4. Place into a moderately hot wood-fired oven and leave in the residual heat overnight.
Find Gwenn Friss on Twitter: @dailyrecipeCCT
http://www.capecodtimes.com/lifestyle/2 ... capes-fish
THE SHOW :
Dinner in Massachusetts
Appetizer: clam chowder
Entree: Baked Beans, Fish/Chips / Bulkie Roll
Dessert: Boston Cream Pie
1. Clam Chowder
a. The water ( temp and sand quality ) in Nantucket Sound is perfect for clamming.
b. Jan 21 is National NE clam Chowder Day
c. The purple layer in the clam shell was used to make jewelry by the Indians . It was also used a money ( WAMPUM ) . This "wampum" could be used to pay tuition at Harvard in the olden days.
d. Bacon, salt, potatoes are cooked in clam liquor. Add heavy / light cream. Add clams last so as not to overcook them .
2. Fish and Chips
a. any white fish can be used for fish and chips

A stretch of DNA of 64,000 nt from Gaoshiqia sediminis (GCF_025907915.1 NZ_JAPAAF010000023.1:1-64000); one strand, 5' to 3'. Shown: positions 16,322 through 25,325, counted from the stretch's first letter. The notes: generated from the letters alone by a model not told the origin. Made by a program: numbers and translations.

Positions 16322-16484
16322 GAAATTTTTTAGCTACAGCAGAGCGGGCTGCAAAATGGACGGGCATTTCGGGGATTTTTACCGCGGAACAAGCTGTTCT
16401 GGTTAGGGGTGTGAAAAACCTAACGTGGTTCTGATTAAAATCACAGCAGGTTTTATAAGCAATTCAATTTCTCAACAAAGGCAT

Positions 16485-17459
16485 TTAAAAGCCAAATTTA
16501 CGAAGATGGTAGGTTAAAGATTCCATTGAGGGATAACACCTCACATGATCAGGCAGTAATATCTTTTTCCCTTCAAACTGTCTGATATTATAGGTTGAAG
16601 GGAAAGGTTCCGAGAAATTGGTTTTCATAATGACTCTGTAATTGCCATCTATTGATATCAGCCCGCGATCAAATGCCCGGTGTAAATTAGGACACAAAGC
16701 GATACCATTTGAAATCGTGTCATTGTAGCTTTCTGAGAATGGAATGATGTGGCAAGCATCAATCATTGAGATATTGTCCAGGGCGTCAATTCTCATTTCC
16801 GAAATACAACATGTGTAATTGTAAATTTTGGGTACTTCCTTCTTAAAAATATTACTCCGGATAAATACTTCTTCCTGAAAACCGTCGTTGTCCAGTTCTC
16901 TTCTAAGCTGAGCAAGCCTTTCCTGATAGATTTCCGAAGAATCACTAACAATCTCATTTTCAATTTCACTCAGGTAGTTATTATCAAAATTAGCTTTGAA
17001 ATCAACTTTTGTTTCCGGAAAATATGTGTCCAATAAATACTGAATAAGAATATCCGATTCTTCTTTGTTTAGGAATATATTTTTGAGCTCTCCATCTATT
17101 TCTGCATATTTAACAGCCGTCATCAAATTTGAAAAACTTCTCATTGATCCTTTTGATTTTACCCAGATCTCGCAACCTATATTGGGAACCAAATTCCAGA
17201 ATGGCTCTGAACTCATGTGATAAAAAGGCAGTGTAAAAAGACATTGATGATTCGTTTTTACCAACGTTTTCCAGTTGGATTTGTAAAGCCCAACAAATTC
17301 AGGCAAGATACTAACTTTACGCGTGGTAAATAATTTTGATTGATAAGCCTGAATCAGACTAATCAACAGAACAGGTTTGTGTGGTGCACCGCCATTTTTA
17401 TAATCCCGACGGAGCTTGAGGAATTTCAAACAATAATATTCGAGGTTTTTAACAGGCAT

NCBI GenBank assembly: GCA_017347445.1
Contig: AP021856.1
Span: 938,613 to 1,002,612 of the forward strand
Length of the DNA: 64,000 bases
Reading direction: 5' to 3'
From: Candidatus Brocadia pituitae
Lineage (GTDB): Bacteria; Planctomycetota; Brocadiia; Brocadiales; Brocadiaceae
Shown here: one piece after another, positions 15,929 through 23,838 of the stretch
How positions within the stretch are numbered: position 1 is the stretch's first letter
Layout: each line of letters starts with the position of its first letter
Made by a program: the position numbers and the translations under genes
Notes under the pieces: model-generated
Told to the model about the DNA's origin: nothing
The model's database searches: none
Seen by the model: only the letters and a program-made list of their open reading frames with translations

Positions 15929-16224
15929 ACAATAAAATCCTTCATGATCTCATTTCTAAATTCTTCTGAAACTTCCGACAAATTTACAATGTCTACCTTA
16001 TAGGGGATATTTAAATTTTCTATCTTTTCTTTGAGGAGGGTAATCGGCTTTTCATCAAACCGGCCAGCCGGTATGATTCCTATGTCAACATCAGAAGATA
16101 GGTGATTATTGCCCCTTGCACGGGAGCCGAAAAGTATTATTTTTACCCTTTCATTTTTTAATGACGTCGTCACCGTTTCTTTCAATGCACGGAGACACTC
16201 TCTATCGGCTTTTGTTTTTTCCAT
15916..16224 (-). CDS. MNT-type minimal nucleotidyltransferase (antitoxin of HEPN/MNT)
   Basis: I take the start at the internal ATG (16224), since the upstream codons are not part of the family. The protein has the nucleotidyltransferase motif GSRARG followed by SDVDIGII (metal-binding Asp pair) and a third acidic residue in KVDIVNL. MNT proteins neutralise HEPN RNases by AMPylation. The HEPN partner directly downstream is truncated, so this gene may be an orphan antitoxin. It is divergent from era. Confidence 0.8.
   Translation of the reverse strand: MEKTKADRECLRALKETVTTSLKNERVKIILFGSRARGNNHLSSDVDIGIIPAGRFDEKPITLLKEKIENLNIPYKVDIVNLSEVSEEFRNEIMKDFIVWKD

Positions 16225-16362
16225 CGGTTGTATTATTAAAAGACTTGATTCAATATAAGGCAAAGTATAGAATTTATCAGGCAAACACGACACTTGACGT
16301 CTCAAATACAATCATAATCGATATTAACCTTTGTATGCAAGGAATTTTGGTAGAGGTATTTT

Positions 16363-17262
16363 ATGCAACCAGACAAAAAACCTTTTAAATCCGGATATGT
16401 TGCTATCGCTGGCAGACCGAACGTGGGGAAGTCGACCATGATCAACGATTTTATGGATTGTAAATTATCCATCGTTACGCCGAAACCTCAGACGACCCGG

b. Fish has to be over 28 inches long to be considered a keeper.
c. You jig the line with bait that resembles the sand eels that striped bass eat. This will get the fish to hook onto your line
3. Baked Beans
a. It takes 5 hrs to prep the ovens for cooking the beans
b. To white beans, add salt pork, black strap molasses and cook 9 hrs in the oven.
4. Bulkies ( Polish name )
a. At the turn of the 19th century bulkies were considered staples of the NE diet. They are rarer today and are known as Vienna Rolls, Keiser rolls or hard rolls in other parts of the country.
b. Dough balls are turned and hit , six times and then flattened before being baked.
5. Boston Cream Pie
a. It's a cake not a pie. Originally it was baked in a pie pan beause there were no cake pans. In the 1850's the French brought cake pans to America.
b. In 1996 The Boston Cream Pie became the official dessert of Massachusetts
c. The Omni Parker House Hotel originated the pie.
d. A pie consists of a white cake with vanilla pastry cream, toasted almonds and chocolate ganache